After a long 12 hour flight, I made it back to Israel. I have decided to come back here to escape the cold and have a bit of Tel Aviv fun for the New Year. As I think I have mentioned, most holidays are very unique in Israel. Since Israel is a Jewish state, its laws around holidays are governed by the Jewish calendar.
People do not get XMAS Day or Easter off like in most parts of the world. Instead, they get off on Rosh Hashanah and Passover. I think its quite cool but it does still take some getting used to. The same goes for New Year. Even though Israel follows the regular calendar, New Year Eve really isn't a big deal here. This past year, the 31st fell on a Friday, so everyone is already off because of the weekend. I am thinking that in Tel Aviv there will definitely be some action.
So what is it like in Tel Aviv on Sylvester? As I said in an earlier post, most Israelis refer to New Years Eve as Sylvester, named after a Christian Saint whose special day is on the 31st of December.
So, I get off the plane and am ready to party. I tell a lie, as I am actually exhausted. I get back to the flat, say hello to everyone and grab a cat nap. When I rise, its dark and I start making my plans. It looks like its dinner and some drinks for us. We head to a friend for what turns out to be an incredible meal of wine, food, and fun.
After that, we cruise through Florentin and it looks like they are getting ready for a big street party (very popular in Israel). It is raining (perfect, I know) so we elect to head into town and find a bar to grab a drink. There are so many areas in Tel Aviv to choose from but my friend has to work at 11 pm (I know even on New Year) so we go close to her work on Dizengoff.
We grab a glass of wine and toast the New Year and what a year its been. I end up staying with my friend at her work, Hotel Cinema. It is actually quite a cool place with memorabilia all over the lobby from its heyday.
The Cinema Hotel in Tel Aviv is situated a short walk from the Tel Aviv beach, in an original Bauhaus style building in the Esther Cinema, one of the first movie theaters in the heart of Tel Aviv, Israel. You see, the hotel was actually the Esther Cinema, one of the first movie theaters in the heart of Tel Aviv. It has a unique design and even highlights the original projectors and movie posters, preserving the legacy of the building.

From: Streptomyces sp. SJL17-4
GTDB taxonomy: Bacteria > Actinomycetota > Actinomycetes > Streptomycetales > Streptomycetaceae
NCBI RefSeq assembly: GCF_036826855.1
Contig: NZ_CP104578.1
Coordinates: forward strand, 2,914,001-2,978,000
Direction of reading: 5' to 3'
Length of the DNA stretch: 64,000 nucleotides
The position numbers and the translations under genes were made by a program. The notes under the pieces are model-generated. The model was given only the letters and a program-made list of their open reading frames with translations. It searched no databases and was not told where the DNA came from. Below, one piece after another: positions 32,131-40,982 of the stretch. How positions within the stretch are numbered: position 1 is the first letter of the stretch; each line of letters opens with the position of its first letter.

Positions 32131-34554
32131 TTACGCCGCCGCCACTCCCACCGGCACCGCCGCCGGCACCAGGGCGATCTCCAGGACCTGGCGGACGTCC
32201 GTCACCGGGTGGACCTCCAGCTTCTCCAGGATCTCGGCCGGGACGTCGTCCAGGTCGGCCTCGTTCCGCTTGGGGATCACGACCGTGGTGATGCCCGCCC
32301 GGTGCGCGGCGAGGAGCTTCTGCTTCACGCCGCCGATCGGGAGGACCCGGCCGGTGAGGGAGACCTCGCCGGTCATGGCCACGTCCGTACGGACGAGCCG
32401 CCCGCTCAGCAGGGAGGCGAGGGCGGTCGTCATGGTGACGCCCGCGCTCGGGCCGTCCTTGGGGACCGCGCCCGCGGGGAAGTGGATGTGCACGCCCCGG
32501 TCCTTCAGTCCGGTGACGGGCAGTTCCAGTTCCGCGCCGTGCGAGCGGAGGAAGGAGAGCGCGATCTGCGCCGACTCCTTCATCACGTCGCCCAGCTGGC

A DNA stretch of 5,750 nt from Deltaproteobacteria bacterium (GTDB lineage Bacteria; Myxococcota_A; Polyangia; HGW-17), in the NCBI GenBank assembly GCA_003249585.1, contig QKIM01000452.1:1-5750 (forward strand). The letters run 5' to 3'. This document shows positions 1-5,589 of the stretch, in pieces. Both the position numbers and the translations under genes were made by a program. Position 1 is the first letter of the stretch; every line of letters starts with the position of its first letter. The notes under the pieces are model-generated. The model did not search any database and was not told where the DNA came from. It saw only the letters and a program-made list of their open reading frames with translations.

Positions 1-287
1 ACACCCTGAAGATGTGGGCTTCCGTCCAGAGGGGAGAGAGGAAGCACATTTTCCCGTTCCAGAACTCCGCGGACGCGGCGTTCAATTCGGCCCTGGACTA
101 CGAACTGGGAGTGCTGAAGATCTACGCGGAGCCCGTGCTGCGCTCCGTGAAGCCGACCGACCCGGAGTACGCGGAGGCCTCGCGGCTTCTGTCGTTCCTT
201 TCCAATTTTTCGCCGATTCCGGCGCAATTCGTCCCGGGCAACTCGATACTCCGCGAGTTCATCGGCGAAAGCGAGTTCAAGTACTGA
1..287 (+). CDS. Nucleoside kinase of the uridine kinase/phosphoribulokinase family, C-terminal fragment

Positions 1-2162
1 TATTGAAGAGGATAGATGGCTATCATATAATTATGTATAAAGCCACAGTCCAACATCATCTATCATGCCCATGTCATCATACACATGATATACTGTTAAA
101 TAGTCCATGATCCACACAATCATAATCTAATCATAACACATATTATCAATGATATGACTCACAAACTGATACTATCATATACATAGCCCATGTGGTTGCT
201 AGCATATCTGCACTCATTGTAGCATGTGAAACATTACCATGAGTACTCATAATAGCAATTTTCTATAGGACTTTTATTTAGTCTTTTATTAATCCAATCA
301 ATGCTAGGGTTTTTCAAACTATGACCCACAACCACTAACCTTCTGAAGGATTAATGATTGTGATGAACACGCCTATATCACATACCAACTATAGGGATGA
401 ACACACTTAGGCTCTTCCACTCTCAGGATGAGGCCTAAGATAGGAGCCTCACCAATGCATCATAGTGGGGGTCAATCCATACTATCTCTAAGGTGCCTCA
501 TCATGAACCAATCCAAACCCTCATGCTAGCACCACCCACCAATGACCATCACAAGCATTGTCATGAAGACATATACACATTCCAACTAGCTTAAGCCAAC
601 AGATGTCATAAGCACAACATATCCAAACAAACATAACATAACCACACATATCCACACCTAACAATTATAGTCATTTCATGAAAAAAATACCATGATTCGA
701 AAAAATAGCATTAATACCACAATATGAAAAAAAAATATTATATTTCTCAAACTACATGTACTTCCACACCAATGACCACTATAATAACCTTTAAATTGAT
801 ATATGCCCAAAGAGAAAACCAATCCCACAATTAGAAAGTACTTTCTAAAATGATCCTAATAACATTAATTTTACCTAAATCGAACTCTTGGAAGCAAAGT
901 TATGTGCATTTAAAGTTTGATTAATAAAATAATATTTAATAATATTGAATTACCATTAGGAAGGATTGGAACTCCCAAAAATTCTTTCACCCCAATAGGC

Now, it is a contemporary hotel but it is chosen to maintain a bit of its history through maintaining the movie feel. Hey, they even give guests fresh popcorn. Now that is service!
On a New Year note, not much is going on if I am honest in the hotel and outside in Dizengoff Square. It is very quiet and definitely it is no Times Square, Sydney Harbour or Big Ben. But I will take this relaxed pace this year. After dark, the countdown began to tick so slowly in spite of all the unmanageable circumstances.
Five! Four! Three! Two! One! My friend and I do the countdown together and give each other a big hug. Last year we celebrated together too while in the kibbutz. We had just met at the time and our friendship has grown so much since then. We only saw a single rocket fly over the roofs of Tel Aviv. Only a single miserable rocket! No guns, no smoke, no people on the street. But as the other guests had taken precautions and buy sparklers at the start, so at least a little New Year's Eve sprouted.
After the countdown we notice some sparks fly outside the hotel and realize someone is igniting fireworks on their own. Outside of being afraid I realize that we are DEFINITELY NOT (as a metaphor) in Times Square anymore. You know what? I kind of like it.
After a short night, I set off for a walk through Jaffa at dawn. The first day of the year began in much the same way as the last one of the previous year began. The sun was shining in the sky. Due to the continued spring-like weather, I got into the swarms even in the dirtiest street and with the most penetrating garbage smell.
It became clear to me that the skyscrapers along the beaches of Tel Aviv are pretty monsters, which in the dim sky spread fear and terror rather than holiday flair. The long arms of spring tore me into the open. With heavy legs and tired eyes I moved like a half-dead somehow to Frishman Beach. I spread out my towel and lay down.
The Mediterranean was rushing in front of me. Behind me, the construction workers pounded the beach ready for the summer. The sunbeams warmed my face and feet. I slowly dozed off and got me the first fat sunburn of the year.